(Forbes magazine ranks the U.S. seventh for 2010, possibly due to the recession. However, figures use simple division, and do not reflect that many top-ranked countries are oil-enriched monarchies that do not distribute wealth equitably. In median economic terms, U.S. citizens typically rank higher.) Qatar, Luxembourg, Singapore, Norway, Brunei, United Arab Emirates, United States. Greenfield B. The World's Richest Countries." Forbes, February 22, 2012. Note: www.forbes.com/sites/bethgreenfield/2012/02/22/the-worlds-richest-countries/ . Accessed July 1, 2012.
U.S. spends 2.5x the average of all other developed nations: OECD Total expenditure on health, /capita, US$ purchasing power parity. Accessed June 30, 2012. stats.oecd.org/Index.aspx .
49.9 million Americans currently uninsured: Smith E and Stark C, CNN Library, By the numbers: Health insurance. June 28, 2012. www.cnn.com/2012/06/27/politics/btn-health-care/index.html .
Costs of average emergency room visit: Medical Expenditure Panel Survey (MEPS) Emergency Room Services-Median and Mean Expenses per Person With Expense and Distribution of Expenses by Source of Payment: United States, 2009 tinyurl.com/6o7mcpy .
Highest cost for preventable hospital admissions due to diabetes: OECD. Diabetes acute complications admission rates, population aged 15 and over, 2007. Last updated data.
60% of U.S. Household bankruptcies caused by medical expenses; rate of medical bankruptcies doubled since 2001. Himmelstein D, et al. "Medical Bankruptcy in the United States, 2007: Results of a National Study." American Journal of Medicine, Aug 2009.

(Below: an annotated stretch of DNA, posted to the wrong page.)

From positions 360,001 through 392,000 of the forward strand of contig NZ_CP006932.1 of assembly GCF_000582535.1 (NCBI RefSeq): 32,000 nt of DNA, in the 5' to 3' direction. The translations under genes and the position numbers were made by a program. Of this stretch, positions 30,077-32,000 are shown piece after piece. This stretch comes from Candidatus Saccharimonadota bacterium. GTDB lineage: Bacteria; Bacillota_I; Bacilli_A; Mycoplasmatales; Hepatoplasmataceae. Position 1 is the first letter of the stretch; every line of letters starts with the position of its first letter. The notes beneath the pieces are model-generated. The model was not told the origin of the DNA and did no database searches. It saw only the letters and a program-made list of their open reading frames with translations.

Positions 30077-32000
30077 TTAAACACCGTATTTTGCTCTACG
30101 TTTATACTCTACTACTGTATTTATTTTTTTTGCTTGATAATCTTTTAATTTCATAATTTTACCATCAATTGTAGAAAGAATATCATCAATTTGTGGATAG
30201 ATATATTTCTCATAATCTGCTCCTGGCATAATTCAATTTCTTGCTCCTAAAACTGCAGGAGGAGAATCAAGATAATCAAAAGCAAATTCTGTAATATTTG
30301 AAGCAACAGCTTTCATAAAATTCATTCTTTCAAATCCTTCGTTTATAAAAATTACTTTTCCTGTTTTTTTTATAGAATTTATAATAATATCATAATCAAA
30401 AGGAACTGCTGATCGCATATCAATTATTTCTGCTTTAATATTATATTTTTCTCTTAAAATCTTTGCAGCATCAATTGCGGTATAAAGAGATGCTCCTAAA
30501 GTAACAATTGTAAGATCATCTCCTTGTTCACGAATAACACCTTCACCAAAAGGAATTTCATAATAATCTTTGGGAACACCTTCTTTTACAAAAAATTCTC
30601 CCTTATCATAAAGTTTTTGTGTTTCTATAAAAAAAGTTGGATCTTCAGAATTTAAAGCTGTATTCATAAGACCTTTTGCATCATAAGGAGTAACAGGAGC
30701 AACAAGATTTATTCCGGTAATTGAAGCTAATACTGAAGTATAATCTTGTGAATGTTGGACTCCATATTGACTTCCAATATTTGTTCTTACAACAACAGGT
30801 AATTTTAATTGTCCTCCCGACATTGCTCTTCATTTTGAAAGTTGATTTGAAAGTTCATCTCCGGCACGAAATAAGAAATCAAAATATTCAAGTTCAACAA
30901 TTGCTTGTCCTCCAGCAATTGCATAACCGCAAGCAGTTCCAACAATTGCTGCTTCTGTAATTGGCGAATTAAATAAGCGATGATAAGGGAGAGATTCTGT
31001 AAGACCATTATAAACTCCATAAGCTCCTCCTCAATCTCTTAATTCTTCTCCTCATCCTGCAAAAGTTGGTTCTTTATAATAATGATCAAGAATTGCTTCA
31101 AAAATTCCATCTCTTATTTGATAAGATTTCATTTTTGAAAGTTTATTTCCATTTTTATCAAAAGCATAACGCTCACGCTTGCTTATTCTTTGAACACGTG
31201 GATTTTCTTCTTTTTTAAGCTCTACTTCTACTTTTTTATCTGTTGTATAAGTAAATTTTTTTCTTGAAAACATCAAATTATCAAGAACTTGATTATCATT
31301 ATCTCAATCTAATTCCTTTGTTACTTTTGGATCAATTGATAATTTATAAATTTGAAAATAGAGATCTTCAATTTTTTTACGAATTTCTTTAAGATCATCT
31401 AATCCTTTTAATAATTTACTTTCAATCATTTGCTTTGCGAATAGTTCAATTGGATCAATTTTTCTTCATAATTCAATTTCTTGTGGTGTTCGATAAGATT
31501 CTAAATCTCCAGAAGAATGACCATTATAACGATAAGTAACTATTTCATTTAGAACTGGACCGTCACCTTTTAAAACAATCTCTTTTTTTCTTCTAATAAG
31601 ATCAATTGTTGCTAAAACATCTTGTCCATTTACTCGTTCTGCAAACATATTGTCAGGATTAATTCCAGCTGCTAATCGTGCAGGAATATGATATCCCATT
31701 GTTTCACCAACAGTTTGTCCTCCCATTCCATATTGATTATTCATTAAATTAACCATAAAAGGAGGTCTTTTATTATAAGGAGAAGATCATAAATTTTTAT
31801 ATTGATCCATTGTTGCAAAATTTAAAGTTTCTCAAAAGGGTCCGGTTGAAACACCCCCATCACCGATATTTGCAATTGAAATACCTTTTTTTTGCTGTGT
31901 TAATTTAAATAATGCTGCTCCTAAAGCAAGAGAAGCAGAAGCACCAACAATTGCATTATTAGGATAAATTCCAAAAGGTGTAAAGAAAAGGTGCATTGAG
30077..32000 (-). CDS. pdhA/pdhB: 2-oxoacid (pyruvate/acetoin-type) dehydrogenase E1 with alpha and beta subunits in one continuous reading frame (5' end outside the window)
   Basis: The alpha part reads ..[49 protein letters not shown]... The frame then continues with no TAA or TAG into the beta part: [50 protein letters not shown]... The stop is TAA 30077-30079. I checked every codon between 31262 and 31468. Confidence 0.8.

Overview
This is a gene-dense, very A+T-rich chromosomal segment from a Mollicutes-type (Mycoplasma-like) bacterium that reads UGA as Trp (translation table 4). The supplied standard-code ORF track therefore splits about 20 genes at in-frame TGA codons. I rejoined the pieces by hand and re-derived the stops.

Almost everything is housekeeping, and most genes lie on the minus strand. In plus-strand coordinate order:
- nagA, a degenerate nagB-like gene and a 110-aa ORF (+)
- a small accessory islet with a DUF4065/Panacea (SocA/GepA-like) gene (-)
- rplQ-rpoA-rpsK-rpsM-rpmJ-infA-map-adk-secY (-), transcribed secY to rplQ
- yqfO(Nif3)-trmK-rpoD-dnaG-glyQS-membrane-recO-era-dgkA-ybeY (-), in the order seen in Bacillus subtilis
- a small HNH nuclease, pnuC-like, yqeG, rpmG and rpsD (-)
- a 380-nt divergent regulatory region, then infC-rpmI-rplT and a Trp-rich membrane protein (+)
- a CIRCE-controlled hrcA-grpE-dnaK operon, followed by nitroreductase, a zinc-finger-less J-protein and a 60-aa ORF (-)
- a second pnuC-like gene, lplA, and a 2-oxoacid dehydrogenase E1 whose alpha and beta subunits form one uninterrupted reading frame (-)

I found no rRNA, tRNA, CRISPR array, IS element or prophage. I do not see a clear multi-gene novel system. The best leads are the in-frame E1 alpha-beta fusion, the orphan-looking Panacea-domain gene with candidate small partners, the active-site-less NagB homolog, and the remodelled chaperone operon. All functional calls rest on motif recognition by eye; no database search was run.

U.S. is only first world nation without universal healthcare: World Health Organization data compiled in List of Countries with Universal Healthcare.
Not shown: New Zealand initiated universal healthcare in 1938.
Bramhall S, MD. Physicians for a National Health Program. The New Zealand Healthcare System. January 9, 2003. tinyurl.com/7erdcg8 .
Accessed June 30, 2012.
ADAP cost to taxpayers is $1.8B per year: Kaiser Family Foundation. United States: Total AIDS Drug Assistance Program (ADAP) Budget, Federal and State Sources, and Percent Change in Total ADAP Budget, FY2009 to FY2010. Accessed October 5, 2011. tinyurl.com/c6bklj8 .
Romney on healthcare: Quoted in "Health Care in Massachusetts" NPR.org, Feb 13, 2012